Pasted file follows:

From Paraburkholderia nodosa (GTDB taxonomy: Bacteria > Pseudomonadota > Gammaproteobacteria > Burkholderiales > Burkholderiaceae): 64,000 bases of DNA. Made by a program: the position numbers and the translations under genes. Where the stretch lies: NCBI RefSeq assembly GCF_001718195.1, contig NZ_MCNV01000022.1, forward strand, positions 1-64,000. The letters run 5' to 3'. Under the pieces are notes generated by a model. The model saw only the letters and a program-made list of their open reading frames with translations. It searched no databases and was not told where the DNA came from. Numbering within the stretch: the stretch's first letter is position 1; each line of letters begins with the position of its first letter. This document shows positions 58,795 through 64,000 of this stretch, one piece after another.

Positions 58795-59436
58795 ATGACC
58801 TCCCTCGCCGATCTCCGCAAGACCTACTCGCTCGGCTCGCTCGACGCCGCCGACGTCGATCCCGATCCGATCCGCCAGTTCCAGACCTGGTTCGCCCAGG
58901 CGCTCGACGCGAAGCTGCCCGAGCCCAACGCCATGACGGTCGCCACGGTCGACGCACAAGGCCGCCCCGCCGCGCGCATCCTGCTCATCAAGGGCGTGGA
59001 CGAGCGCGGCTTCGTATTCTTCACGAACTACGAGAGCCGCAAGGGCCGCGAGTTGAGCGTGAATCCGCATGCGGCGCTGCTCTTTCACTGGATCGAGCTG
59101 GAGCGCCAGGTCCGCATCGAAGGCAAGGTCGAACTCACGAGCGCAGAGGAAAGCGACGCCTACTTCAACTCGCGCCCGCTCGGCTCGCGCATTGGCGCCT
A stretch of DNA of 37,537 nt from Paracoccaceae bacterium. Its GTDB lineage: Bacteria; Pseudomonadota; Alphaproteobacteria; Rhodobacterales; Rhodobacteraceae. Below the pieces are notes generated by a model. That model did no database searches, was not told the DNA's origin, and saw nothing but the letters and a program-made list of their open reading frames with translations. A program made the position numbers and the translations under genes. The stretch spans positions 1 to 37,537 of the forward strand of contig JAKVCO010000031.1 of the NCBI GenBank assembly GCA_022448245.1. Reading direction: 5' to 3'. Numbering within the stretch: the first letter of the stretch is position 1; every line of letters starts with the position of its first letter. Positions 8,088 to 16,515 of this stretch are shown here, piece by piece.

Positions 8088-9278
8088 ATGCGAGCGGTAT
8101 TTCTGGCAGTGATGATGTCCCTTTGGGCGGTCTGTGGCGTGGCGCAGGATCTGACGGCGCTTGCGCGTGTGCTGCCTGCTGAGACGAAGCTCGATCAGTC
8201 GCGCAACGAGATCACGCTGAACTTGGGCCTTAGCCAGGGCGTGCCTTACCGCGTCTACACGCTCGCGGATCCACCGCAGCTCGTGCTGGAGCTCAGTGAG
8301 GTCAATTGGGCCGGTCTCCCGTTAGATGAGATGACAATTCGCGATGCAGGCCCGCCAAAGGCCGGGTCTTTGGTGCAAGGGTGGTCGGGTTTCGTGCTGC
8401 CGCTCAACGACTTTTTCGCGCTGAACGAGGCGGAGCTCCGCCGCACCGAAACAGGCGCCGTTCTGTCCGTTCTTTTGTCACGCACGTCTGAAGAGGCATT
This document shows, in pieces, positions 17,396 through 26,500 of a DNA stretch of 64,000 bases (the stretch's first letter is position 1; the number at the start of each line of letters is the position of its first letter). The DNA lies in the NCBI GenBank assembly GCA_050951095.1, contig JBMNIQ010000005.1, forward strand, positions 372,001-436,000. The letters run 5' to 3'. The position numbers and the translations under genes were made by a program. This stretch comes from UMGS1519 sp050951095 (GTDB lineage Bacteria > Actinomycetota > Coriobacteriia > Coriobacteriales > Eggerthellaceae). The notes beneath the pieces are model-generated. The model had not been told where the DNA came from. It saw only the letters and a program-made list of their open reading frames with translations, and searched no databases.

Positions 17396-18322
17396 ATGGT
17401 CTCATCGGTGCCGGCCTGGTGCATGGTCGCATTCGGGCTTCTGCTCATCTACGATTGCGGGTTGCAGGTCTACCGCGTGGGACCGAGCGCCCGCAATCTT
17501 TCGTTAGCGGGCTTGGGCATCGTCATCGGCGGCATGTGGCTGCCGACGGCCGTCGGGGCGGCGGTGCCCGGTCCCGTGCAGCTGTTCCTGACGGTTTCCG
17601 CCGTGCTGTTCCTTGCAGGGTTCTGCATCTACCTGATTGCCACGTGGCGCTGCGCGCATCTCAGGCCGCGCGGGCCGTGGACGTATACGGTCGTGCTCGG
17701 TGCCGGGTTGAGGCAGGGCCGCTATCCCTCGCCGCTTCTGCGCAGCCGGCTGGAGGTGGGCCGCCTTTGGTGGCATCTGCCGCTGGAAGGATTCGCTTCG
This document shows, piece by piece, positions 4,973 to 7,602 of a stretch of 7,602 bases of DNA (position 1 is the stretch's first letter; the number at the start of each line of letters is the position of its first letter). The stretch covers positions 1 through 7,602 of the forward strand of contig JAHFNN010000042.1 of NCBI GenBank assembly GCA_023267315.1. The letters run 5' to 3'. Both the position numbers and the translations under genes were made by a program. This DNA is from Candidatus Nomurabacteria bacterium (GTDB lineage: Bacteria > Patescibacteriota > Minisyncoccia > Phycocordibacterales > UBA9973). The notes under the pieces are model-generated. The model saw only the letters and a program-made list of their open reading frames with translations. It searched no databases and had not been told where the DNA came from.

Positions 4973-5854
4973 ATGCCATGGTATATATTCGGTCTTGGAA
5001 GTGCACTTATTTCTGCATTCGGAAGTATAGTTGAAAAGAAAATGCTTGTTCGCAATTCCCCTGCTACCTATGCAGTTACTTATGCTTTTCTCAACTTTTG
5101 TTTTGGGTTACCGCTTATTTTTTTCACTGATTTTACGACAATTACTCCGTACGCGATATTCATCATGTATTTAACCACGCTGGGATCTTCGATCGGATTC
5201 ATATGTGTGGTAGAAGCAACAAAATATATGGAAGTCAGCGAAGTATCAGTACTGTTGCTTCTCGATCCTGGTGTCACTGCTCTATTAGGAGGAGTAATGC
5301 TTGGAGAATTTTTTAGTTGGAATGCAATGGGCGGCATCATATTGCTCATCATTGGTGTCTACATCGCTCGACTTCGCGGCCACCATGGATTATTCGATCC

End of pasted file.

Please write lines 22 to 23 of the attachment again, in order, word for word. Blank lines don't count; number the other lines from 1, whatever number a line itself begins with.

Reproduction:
This document shows, piece by piece, positions 4,973 to 7,602 of a stretch of 7,602 bases of DNA (position 1 is the stretch's first letter; the number at the start of each line of letters is the position of its first letter). The stretch covers positions 1 through 7,602 of the forward strand of contig JAHFNN010000042.1 of NCBI GenBank assembly GCA_023267315.1. The letters run 5' to 3'. Both the position numbers and the translations under genes were made by a program. This DNA is from Candidatus Nomurabacteria bacterium (GTDB lineage: Bacteria > Patescibacteriota > Minisyncoccia > Phycocordibacterales > UBA9973). The notes under the pieces are model-generated. The model saw only the letters and a program-made list of their open reading frames with translations. It searched no databases and had not been told where the DNA came from.

Positions 4973-5854